After a rigorous process, the 19th-century editions of Peru's official gazette 'El Peruano
' have been inscribed on UNESCO's Memory of the World Register
On May 13, 1826, South American liberator Simon Bolivar used El Peruano to editorialize about respect for press freedom. Four months later, his farewell speech appeared on the same pages.
In 1839, the full text of the Political Constitution was published in this paper; two years later, an extraordinary edition came out, which gave an account of the Ingavi Battle, where Agustin Gamarra died.
Other editions —tinged with goodbyes— are those of November 9, 1841, in which the official gazette gave an account of the death of General Jose de San Martin, and that of May 4, 1866, which announced the death of Colonel Jose Galvez during the Dos de Mayo Combat.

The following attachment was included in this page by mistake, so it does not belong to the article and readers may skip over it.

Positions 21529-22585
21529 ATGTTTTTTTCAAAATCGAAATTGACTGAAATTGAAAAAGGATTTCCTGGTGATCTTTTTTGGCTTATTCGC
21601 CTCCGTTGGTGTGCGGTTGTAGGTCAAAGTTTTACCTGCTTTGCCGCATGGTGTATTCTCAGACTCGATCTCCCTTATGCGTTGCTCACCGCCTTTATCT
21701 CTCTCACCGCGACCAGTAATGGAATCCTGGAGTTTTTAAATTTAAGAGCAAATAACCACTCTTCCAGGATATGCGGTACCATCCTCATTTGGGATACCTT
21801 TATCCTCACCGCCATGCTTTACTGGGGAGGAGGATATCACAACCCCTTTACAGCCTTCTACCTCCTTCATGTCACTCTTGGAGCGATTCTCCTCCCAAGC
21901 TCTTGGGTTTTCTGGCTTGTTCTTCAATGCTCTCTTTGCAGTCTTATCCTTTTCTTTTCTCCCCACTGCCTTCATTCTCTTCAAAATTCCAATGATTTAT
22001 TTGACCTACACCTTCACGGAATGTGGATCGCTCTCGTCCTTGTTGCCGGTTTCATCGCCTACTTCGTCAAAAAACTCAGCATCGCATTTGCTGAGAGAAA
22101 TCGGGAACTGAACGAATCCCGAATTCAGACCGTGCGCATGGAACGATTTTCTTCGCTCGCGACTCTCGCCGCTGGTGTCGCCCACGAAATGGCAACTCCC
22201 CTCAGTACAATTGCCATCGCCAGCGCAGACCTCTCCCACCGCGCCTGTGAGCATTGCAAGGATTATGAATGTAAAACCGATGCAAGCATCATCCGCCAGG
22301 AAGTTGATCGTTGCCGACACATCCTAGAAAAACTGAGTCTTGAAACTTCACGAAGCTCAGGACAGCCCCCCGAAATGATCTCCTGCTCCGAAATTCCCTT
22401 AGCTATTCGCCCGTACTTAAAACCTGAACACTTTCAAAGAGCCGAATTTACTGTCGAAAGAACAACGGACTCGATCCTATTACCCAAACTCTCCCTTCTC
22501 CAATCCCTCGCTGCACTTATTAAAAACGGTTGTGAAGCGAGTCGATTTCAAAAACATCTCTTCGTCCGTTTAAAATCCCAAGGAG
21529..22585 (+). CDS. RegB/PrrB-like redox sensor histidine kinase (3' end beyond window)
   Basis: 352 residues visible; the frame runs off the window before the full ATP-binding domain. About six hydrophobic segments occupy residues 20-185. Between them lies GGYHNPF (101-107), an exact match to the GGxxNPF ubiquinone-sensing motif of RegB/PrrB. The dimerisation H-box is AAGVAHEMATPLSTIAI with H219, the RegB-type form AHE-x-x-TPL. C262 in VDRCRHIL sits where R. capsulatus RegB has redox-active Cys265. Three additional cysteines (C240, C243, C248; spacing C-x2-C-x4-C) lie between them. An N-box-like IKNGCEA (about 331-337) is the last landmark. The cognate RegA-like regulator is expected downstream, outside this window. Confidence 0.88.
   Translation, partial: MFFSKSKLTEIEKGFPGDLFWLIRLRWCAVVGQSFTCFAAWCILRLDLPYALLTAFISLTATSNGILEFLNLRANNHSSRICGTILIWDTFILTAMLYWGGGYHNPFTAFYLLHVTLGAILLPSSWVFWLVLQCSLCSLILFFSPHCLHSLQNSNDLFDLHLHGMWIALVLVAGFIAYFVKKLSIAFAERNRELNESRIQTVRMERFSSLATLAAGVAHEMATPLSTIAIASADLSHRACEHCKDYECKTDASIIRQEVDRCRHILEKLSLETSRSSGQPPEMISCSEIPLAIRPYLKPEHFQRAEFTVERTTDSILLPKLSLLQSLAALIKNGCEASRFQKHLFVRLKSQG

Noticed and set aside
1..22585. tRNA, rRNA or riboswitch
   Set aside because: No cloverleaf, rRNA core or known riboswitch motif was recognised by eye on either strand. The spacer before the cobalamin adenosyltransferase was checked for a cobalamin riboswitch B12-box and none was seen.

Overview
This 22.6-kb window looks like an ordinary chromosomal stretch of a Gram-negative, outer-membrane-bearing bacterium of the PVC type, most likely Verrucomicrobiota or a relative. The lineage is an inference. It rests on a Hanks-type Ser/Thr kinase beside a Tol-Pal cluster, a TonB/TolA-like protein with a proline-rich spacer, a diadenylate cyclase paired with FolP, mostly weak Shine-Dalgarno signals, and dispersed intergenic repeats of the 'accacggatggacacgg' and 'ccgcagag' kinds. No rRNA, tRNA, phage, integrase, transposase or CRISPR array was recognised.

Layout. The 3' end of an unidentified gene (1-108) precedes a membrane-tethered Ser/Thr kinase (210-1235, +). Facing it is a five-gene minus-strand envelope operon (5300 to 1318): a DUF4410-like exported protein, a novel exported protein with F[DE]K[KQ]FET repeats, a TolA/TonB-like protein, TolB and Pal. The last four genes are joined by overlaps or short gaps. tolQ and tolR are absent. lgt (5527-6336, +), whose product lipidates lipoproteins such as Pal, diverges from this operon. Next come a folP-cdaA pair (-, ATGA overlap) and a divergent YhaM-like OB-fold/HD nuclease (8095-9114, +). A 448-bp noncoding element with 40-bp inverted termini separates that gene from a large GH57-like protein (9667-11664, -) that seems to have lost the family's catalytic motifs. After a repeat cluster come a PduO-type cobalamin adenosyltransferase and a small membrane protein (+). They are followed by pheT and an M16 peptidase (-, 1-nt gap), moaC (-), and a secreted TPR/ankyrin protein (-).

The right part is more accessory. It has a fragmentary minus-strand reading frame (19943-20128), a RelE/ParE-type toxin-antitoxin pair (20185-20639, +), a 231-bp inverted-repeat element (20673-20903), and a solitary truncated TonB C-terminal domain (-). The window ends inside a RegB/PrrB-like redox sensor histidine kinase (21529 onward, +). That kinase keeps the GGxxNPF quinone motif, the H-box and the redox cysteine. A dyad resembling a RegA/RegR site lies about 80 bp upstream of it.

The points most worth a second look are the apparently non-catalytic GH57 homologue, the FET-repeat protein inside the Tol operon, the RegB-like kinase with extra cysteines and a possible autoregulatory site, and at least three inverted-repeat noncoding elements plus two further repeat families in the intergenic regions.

These editions were published between 1826 and the first half of 1868.
"This is the first newspaper inscribed on UNESCO's Memory of the World Register. The documentary collection of El Peruano not only reflects the history of legality from the point of view of the State, but also the thought of people in this era, of a political doctrine, whose evolution can be observed over time and is expressed in legal documents, as well as in opinion articles," said Fernando Lopez, head of the Peruvian Memory of the World Committee (CPMM), sponsored by UNESCO.
"So, for the first time, we see this freedom of expression in a patent and tangible way," he added.